Try Bravery for a Change: Supporting Indigenous Health Training and Development in Canadian Universities

Chantelle Richmond

Abstract


The persistence of egregious inequities signals that we are at a critical juncture regarding the health of Canada’s Indigenous peoples. Now is the time to seriously reflect on the relationships between Indigenous realities, public policy, and the role of Indigenous research environments therein. Addressing the complexity of contemporary Indigenous health inequity requires a fundamental reorientation in the ways we conduct and think about research. This commentary explores the transition currently taking place in Indigenous health training and development in Canadian universities, with a focus on Ontario’s Indigenous Mentorship Network. At the heart of the Ontario Network is the Anishinabe philosophy Mno Nimkodadding Geegi (“We Are All Connected”).  In our attempts to address Indigenous health inequality in Canada, we take the perspective that the most important answers will come when we take the time to listen to Indigenous communities. This commentary closes with a discussion on bravery. Just as Indigenous scholars push to make space for their scholarship within the university environments, so too must our institutions have the bravery needed to address the structural changes required to foster that success.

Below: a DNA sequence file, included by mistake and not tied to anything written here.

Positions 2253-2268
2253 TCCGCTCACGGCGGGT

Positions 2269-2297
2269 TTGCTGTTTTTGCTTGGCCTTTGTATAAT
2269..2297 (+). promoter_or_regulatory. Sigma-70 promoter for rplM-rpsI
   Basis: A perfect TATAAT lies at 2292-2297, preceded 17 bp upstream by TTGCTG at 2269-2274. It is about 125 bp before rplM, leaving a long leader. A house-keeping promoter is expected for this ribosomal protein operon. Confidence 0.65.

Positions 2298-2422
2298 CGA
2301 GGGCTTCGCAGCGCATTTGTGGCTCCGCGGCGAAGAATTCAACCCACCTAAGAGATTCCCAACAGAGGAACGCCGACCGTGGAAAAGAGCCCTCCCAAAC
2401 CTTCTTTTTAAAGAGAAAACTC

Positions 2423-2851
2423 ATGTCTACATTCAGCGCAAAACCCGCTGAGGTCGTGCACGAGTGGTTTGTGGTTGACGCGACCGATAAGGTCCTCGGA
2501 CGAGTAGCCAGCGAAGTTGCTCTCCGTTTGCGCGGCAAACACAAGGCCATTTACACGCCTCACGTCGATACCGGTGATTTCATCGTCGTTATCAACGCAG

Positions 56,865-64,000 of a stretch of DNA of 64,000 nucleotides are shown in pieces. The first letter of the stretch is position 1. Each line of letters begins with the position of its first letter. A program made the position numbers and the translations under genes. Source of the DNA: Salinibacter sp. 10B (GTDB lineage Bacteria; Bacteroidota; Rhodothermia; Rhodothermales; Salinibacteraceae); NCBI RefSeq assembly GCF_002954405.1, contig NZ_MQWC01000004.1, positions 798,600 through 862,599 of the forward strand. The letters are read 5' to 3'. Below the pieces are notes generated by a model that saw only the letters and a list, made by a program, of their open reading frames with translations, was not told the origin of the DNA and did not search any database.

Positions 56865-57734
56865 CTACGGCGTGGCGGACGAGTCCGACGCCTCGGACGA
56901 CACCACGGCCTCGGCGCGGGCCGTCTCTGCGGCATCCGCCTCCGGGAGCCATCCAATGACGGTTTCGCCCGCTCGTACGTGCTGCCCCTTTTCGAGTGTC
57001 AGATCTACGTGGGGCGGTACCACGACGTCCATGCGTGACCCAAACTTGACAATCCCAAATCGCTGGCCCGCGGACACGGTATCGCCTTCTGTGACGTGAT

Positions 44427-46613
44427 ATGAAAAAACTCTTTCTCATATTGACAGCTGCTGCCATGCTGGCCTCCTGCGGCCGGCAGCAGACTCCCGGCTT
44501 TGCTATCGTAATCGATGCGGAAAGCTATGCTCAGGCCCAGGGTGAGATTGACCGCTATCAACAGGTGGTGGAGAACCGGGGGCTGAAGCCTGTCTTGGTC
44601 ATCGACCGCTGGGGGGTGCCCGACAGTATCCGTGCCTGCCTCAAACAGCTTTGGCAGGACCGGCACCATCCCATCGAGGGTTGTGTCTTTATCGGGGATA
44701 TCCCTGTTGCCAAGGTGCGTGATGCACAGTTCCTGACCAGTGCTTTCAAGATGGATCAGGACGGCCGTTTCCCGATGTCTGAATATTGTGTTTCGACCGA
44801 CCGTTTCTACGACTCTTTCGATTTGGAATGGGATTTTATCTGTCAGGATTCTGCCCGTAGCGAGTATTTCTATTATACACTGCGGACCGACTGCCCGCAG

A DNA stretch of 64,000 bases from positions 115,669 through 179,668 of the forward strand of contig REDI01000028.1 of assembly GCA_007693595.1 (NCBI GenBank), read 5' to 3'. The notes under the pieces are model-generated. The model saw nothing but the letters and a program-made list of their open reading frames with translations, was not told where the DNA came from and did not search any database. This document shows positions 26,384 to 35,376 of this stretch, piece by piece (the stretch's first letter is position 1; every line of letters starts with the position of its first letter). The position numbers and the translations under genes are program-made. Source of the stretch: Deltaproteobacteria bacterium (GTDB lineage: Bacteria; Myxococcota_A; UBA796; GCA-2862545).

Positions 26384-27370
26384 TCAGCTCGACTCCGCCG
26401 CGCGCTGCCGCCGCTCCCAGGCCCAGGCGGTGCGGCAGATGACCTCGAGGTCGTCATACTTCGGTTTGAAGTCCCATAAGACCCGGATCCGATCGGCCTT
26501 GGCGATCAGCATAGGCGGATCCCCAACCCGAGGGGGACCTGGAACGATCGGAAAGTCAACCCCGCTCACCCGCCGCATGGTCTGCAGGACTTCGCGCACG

Keywords


Indigenous health; Health training; Mentorship; Canada;

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DOI: http://dx.doi.org/10.5663/aps.v7i1.29342

Support: Indigenous and Northern Affairs Canada